EN 354:2010 now includes an adjustable lanyard slippage test. This is a similar test to the one found in EN 358:2018. The adjustment device is placed at the mid-length position and a static load of 6 kN is applied for three minutes. To pass this test, the adjustment device must not slip by more than 50 mm. This test is carried out two or three times (depending on the conditions claimed), first using the general conditioning of 23oC ±5oC and 65 per cent ±5 per cent RH, and then to a sample conditioned to wet and cold. A second sample can be used for this test. If a manufacturer is claiming the very cold performance rating, this test is repeated again to this conditioning.
In use, lanyards can be subject to some of the highest levels of wear and tear in a fall arrest system. Lanyards can abrade against edges and other obstacles, as well as being exposed to adverse weather conditions and UV light.
It is due to these adverse conditions that the standard retains the 22 kN static strength requirement for textile lanyards from the 2002 edition. This is above the standard 2.5 times safety factor used in most fall arrest standards. Lanyards constructed entirely from metal are subjected to a 15 kN static strength test, as they are more resilient to wear and tear. Lanyards terminated with connectors have the connectors removed for the static strength tests. The connectors are still included in the corrosion test.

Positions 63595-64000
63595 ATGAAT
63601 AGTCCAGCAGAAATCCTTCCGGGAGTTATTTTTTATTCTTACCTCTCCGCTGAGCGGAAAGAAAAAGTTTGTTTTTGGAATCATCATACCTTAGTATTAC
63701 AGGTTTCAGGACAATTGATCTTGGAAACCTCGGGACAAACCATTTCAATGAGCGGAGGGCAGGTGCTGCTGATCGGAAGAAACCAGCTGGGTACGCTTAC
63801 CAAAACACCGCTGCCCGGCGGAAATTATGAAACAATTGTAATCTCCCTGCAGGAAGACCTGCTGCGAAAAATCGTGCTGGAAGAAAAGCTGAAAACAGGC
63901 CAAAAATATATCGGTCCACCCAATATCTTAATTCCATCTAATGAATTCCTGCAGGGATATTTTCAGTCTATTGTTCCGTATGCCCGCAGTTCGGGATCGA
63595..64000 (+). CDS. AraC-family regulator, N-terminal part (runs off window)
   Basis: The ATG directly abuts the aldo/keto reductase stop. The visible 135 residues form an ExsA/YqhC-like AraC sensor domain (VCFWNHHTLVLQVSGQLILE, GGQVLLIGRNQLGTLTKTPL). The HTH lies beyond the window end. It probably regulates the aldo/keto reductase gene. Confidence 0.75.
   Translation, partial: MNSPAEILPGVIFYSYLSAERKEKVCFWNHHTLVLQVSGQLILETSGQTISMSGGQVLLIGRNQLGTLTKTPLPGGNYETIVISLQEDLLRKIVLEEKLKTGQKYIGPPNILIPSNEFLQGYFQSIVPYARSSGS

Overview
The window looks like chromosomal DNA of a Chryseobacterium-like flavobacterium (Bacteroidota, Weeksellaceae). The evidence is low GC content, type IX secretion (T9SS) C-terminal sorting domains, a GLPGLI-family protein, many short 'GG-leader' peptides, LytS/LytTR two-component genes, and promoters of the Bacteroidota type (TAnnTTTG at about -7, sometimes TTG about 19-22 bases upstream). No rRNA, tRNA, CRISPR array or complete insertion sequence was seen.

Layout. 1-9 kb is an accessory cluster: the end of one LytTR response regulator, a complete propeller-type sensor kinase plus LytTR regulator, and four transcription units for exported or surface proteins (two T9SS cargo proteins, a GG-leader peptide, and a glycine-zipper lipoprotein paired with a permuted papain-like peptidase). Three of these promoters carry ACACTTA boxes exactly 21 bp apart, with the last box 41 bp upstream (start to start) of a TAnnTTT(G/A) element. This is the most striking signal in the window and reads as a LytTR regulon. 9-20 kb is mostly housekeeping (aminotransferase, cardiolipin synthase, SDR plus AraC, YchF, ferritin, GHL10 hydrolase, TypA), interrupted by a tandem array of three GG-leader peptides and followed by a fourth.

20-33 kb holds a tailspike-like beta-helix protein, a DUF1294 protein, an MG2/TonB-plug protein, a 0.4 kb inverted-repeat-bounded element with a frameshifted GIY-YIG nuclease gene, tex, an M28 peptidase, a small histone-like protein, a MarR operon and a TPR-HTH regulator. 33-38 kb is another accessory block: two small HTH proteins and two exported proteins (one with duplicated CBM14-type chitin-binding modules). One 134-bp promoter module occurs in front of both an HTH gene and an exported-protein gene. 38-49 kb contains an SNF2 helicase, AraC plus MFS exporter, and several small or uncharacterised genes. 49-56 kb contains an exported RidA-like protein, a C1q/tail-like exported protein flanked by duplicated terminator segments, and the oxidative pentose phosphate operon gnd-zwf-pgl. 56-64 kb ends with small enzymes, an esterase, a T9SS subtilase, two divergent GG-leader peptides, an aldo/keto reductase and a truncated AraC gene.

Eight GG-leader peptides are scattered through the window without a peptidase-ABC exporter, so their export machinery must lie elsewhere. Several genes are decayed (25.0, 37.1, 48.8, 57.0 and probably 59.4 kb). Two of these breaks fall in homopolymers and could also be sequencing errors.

The conditioning required for static strength is subject to some ambiguity. The standard clearly states the conditioning sub-clauses that are required in the slippage testing. In the static strength test, the standard only states when conditioned to the main conditioning clause of 5.2, with no clarification of which sub-clauses to apply.